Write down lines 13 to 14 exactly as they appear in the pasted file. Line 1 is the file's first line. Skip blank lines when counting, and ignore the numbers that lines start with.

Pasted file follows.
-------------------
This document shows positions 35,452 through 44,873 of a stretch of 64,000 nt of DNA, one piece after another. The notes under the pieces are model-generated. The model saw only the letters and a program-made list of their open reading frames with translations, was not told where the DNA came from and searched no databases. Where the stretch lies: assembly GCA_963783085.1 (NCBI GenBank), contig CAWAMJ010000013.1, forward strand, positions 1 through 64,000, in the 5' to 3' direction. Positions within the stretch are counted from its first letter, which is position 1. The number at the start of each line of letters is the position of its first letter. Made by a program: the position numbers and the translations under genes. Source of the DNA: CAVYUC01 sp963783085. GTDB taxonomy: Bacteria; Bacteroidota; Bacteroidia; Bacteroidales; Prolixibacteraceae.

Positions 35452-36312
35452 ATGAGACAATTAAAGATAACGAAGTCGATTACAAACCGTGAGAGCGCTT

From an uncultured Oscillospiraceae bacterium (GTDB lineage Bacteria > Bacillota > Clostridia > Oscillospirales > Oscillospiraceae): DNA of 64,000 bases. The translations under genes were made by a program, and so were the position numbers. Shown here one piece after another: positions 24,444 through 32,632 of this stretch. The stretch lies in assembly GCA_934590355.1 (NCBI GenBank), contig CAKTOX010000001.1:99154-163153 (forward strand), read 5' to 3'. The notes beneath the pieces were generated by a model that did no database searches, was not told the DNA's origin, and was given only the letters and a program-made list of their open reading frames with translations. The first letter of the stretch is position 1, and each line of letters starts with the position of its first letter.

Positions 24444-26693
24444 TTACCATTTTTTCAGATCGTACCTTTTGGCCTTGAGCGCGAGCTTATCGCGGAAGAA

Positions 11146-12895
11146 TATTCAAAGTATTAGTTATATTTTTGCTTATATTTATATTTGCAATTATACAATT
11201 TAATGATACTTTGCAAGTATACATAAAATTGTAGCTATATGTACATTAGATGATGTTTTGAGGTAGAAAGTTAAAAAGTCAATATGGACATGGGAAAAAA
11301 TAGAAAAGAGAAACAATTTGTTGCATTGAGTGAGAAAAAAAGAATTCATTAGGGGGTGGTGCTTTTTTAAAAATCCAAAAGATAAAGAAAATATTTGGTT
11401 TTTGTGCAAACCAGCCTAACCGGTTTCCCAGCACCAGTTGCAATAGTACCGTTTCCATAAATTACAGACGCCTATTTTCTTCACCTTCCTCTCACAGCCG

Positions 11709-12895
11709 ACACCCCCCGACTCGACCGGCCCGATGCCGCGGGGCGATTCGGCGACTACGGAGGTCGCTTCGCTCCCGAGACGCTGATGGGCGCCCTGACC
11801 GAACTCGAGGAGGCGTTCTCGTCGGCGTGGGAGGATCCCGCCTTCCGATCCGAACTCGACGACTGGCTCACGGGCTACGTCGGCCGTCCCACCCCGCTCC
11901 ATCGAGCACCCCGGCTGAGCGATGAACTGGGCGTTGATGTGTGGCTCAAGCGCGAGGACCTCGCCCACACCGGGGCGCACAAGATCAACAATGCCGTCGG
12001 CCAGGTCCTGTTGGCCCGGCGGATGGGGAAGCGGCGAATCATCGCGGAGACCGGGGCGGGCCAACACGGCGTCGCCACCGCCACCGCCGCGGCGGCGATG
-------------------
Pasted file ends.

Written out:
11709 ACACCCCCCGACTCGACCGGCCCGATGCCGCGGGGCGATTCGGCGACTACGGAGGTCGCTTCGCTCCCGAGACGCTGATGGGCGCCCTGACC
11801 GAACTCGAGGAGGCGTTCTCGTCGGCGTGGGAGGATCCCGCCTTCCGATCCGAACTCGACGACTGGCTCACGGGCTACGTCGGCCGTCCCACCCCGCTCC